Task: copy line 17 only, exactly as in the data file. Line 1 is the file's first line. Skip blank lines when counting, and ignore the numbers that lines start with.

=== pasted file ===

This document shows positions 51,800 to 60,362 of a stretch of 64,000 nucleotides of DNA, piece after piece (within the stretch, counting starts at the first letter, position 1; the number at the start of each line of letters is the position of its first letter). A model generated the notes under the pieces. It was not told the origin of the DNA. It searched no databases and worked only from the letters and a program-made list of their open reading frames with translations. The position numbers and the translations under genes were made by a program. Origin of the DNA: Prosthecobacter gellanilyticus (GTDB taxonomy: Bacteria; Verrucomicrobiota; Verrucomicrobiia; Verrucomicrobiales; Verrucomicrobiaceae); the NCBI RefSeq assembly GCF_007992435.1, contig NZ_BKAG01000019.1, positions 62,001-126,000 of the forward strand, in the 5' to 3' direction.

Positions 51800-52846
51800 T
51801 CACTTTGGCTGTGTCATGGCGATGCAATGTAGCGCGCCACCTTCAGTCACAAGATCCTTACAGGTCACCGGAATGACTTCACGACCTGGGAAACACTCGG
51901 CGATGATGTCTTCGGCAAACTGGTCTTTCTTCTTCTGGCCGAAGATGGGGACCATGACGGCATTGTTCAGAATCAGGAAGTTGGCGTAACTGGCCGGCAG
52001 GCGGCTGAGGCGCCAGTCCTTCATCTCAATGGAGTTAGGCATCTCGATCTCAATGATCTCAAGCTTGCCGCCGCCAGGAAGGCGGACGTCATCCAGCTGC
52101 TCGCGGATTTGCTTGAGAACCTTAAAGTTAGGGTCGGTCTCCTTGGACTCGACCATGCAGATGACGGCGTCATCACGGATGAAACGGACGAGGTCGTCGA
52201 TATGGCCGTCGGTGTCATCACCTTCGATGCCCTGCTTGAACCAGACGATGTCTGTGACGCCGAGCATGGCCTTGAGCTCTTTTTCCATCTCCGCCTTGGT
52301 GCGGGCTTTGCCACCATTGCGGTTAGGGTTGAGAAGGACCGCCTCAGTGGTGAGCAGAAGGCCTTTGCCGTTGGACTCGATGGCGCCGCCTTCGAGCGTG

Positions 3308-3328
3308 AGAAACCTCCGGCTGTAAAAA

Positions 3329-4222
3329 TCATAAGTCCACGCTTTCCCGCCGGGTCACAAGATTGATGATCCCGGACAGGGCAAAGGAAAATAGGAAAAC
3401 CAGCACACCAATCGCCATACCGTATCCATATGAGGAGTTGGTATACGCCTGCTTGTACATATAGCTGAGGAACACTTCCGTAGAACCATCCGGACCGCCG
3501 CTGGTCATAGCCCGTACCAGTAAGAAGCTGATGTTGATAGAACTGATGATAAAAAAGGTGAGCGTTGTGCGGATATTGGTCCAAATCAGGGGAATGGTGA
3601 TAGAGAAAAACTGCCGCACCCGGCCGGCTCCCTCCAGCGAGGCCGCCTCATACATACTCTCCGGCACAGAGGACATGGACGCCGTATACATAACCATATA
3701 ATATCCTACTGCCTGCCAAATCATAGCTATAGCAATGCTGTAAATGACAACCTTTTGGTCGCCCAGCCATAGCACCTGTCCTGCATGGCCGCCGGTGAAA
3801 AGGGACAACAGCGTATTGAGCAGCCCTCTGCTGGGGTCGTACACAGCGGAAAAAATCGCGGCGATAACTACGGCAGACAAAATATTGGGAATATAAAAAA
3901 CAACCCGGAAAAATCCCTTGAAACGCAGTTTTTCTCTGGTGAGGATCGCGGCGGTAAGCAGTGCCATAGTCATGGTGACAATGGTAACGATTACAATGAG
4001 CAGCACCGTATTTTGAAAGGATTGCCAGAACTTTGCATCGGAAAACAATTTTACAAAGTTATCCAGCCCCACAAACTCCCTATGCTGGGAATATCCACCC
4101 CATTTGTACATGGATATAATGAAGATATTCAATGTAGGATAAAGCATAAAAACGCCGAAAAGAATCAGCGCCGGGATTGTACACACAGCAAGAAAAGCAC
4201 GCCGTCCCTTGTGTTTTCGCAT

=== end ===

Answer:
3701 ATATCCTACTGCCTGCCAAATCATAGCTATAGCAATGCTGTAAATGACAACCTTTTGGTCGCCCAGCCATAGCACCTGTCCTGCATGGCCGCCGGTGAAA